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Music for Humanity: A Narrated Concert In Memory of Daniel Pearl

Saturday, September 25, 2010 at 7:30pm

Music for Humanity, a narrated concert in memory of Daniel Pearl, reporter for The Wall Street Journal, will be held on Saturday, September 25, 2010 at 7:30 PM at the Gerald W. Lynch Theater at John Jay College, 899 Tenth Avenue, NYC. Admission is FREE and no tickets are required.

The concert, part of the Great Music for a Great City Series produced by Carline Stoessinger, is narrated by Harry Smith, co-anchor of The Early Show on CBS. The evening will feature the Ossia Chamber Orchestra, Orlando Alonso, conductor; with soloists Paula Robison, flute; Jesse Mills, violin;

Joel Noyes, cello; Camellia Johnson, soprano. The international program also includes performances by the Mozart Academy Ensemble, Rafi Malkiel Jazz Quintet, and the Middle East Ensemble. Speakers will include a member of Daniel Pearl’s family and Jesse Pesta from The Wall Street Journal.

Overwhelmed by this tribute concert, Danny’s parents, Ruth and Judea Pearl said, "Thank you for your concert in honor of our son, Danny and the ideals for which he stood. Your music will serve a purpose, ... ringing the earth for sanity and humanity."

The program will include:

* Vivaldi’s Concerto in B Flat for Violin, Cello and Continuo; Jesse Mills, violin; Joel Noyes, cello; Orlando Alonso, piano and conductor

* In MEMORIAM, Raffi Malkiel Quintet

* Bach’s Aria In G

* Avi Eilam Amzallag’s Mawai (New York Premiere); Paula Robison, flute

* Purcell’s When I am laid in earth; Camellia Johnson, soprano

* Barber’s Adagio for Strings

* Beethoven’s Ode to Joy


The world knows Daniel Pearl as the reporter for The Wall Street Journal who was kidnapped and murdered by terrorists in Pakistan in 2002, four months after 9/11. Since then, he has been remembered as a symbol of hope: a man who built bridges between diverse cultures and a writer and gifted musician who used the power of music to promote tolerance.

Music was an essential form of expression for Pearl. As a fixture in several bands throughout the world, he improvised on the electric violin, fiddle or mandolin. A gifted writer and musician, Pearl’s aptitude for journalism became apparent as a student at Stanford University where he co-founded the student newspaper Stanford Commentary and graduated in 1985 with Phi Beta Kappa honors. In 1990, Pearl began working for The Wall Street Journal, serving as a Middle East correspondent for the newspaper’s Atlanta, Washington, and London bureaus. In 2000, he and his wife Mariane moved to Bombay where Pearl became the South Asia Bureau Chief for the Wall Street Journal. Pearl found himself on what would be his last assignment, investigating links between Al Qaeda and Pakistan’s intelligence service and funding of 9/11, when he was kidnapped in Pakistan on January 23, 2002. A militant group referring to themselves as The National Movement for the Restoration of Pakistani Sovereignty, accused Pearl of being a spy and kidnapped Pearl on his way to an interview. After several weeks without word of Pearl’s fate, his murder was confirmed on February 21, 2002.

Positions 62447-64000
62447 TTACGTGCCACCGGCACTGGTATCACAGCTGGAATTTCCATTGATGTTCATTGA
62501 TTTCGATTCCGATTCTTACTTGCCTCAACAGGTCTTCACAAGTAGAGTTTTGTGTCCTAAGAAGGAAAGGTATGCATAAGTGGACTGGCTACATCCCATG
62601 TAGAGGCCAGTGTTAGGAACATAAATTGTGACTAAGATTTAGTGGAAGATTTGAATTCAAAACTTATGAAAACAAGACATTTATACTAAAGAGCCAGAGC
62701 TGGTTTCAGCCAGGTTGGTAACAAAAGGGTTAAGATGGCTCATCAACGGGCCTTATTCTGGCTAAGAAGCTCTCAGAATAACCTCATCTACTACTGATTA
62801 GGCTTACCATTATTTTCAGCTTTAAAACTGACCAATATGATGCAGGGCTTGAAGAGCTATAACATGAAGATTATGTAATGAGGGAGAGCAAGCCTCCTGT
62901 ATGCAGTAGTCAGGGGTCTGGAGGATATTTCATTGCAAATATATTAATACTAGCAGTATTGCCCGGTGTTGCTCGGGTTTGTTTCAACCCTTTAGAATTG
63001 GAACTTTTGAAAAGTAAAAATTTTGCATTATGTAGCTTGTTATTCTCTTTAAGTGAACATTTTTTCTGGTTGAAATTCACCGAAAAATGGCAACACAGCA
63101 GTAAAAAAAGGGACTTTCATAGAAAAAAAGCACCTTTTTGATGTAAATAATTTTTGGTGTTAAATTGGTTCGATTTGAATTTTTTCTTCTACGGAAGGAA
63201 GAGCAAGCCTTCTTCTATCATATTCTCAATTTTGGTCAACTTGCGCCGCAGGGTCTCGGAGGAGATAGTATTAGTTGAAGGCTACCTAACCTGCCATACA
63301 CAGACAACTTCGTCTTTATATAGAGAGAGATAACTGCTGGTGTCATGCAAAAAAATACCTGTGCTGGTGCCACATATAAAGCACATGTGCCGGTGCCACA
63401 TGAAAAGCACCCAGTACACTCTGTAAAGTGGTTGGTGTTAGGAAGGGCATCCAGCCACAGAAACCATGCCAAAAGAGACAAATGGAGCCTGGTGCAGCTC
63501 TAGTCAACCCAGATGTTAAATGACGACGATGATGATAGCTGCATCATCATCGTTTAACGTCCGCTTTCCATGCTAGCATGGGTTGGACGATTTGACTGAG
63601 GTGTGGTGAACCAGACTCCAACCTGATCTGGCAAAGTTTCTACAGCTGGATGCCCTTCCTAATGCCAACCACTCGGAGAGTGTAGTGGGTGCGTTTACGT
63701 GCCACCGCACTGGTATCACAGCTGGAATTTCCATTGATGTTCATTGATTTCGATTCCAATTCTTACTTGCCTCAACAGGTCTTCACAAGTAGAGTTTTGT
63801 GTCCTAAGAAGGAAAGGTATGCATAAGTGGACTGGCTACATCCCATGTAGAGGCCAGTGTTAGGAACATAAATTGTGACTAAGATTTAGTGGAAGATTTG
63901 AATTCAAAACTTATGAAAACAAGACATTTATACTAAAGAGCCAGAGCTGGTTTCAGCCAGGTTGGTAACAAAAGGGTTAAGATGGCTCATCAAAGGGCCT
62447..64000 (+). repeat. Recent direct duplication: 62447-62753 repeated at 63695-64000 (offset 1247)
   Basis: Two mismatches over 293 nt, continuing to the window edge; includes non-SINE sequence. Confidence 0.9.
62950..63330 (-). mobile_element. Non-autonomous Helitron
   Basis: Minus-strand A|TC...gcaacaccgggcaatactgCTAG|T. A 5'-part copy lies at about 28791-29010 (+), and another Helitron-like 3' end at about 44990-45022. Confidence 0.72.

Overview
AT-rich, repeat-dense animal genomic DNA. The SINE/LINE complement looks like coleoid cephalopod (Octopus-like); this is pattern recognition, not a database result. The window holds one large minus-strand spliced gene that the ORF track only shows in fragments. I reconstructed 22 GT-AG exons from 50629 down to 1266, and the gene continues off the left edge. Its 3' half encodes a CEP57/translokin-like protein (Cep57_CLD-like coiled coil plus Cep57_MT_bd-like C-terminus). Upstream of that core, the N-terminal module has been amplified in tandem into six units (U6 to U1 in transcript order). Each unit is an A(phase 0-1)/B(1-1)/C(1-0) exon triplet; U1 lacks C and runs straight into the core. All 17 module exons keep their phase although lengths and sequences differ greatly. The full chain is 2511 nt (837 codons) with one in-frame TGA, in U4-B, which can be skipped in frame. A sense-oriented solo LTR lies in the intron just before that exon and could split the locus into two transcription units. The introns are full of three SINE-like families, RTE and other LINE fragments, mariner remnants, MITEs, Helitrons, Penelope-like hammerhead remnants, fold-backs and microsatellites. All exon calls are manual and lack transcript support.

Today, the Daniel Pearl Foundation, started by his friends and family in 2002, operates in his memory with the mission to "promote cross-cultural understanding through journalism, music, and innovative communications."

Harry Smith joined CBS News in 1986 as a Dallas-based reporter and was named a correspondent in March 1987, reporting primarily for the CBS Evening News. From 1987 to 1996, Smith served as co-anchor of "CBS This Morning,” covering a wide range of domestic and international stories, including the Gulf War (in a month of live broadcasts from Saudi Arabia), the 1988, 1992 and 1996 Republican and Democratic National Conventions, and the Oklahoma City bombing. Smith has been an anchor of The Early Show since October 2002. He also hosts a daily radio news and analysis feature, "Just a Minute," on the CBS News Radio Network. He serves as substitute anchor and occasional correspondent for CBS News Sunday Morning and anchored and contributed to CBS News documentaries, as well as to 48 Hours.

The Ossia Chamber Orchestra is a classical music orchestra consisting of some of the finest young musicians from age 18 to 35 years old selected from the different music conservatories and music schools in New York City. The orchestra’s mission is to assist members with the financial burden of formal education by providing them with scholarships. The orchestra’s scholarship program will help significantly alleviate the financial burden of many students. As part of the scholarship program the OSO will also perform four concerts a year in important venues around the city where the musicians will have the opportunity to collaborate with renowned soloists from the classical world that will donate their time to coach and perform with the orchestra.

The Rafi Malkiel Jazz Quintet performs extensively in venues such as the 92 Street Y, The Corcoran Gallery of Arts in Washington, D.C. and The Kimmel Center in Philadelphia. The group was featured in 2005 in the outreach program of the 92 Street Y performing for young audiences totaling more than 4000 students.

About John Jay College of Criminal Justice: An international leader in educating for justice, John Jay College of Criminal Justice of The City University of New York offers a rich liberal arts and professional studies curriculum to upwards of 14,000 undergraduate and graduate students from more than 135 nations. In teaching, scholarship and research, the College approaches justice as an applied art and science in service to society and as an ongoing conversation about fundamental human desires for fairness, equality and the rule of law. For more information, visit www.jjay.cuny.edu.

For more information, visit www.jjay.cuny.edu/theater.php.